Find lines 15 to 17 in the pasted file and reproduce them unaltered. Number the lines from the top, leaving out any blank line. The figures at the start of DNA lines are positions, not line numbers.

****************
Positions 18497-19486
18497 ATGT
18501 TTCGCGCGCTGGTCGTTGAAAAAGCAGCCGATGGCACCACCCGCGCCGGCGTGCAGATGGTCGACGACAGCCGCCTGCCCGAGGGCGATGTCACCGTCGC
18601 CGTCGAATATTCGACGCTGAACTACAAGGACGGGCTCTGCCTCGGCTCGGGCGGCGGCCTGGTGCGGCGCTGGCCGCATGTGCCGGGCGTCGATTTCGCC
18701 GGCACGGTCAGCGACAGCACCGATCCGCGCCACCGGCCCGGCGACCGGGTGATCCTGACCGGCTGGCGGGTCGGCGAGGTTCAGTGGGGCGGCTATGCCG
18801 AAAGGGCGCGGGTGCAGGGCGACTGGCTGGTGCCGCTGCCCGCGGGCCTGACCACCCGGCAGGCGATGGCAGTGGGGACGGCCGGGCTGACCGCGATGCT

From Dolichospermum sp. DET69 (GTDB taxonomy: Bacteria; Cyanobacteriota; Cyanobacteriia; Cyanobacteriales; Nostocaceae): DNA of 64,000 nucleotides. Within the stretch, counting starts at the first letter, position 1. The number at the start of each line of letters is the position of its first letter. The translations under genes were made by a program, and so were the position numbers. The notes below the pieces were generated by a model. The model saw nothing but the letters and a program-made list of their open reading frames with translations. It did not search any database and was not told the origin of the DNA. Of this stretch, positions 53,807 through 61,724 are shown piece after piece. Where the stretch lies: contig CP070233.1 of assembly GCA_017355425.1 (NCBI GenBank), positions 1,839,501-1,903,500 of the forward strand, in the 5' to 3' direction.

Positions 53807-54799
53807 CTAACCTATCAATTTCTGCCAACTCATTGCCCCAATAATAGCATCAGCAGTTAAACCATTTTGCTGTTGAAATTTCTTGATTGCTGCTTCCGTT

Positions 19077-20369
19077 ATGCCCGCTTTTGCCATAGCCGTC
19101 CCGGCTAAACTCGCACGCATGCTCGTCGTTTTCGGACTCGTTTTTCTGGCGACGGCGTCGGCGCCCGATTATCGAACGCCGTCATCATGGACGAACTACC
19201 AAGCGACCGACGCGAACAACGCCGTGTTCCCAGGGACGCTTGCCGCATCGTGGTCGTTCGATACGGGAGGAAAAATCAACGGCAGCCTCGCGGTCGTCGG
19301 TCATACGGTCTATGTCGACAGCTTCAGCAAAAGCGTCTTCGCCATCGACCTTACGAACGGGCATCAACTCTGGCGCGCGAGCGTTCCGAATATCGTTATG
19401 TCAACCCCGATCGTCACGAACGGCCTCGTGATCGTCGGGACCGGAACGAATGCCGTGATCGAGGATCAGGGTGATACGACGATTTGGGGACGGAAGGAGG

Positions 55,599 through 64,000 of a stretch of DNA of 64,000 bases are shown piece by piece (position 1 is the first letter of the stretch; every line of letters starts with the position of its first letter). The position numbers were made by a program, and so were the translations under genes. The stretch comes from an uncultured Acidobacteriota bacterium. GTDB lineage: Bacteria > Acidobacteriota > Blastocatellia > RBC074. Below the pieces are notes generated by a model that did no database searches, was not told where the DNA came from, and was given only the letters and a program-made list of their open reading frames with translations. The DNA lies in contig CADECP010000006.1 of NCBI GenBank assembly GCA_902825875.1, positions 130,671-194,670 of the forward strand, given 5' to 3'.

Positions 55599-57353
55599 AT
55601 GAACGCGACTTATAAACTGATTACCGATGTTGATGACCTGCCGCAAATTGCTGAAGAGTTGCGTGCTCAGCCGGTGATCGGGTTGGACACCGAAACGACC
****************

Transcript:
19401 TCAACCCCGATCGTCACGAACGGCCTCGTGATCGTCGGGACCGGAACGAATGCCGTGATCGAGGATCAGGGTGATACGACGATTTGGGGACGGAAGGAGG

Positions 55,599 through 64,000 of a stretch of DNA of 64,000 bases are shown piece by piece (position 1 is the first letter of the stretch; every line of letters starts with the position of its first letter). The position numbers were made by a program, and so were the translations under genes. The stretch comes from an uncultured Acidobacteriota bacterium. GTDB lineage: Bacteria > Acidobacteriota > Blastocatellia > RBC074. Below the pieces are notes generated by a model that did no database searches, was not told where the DNA came from, and was given only the letters and a program-made list of their open reading frames with translations. The DNA lies in contig CADECP010000006.1 of NCBI GenBank assembly GCA_902825875.1, positions 130,671-194,670 of the forward strand, given 5' to 3'.

Positions 55599-57353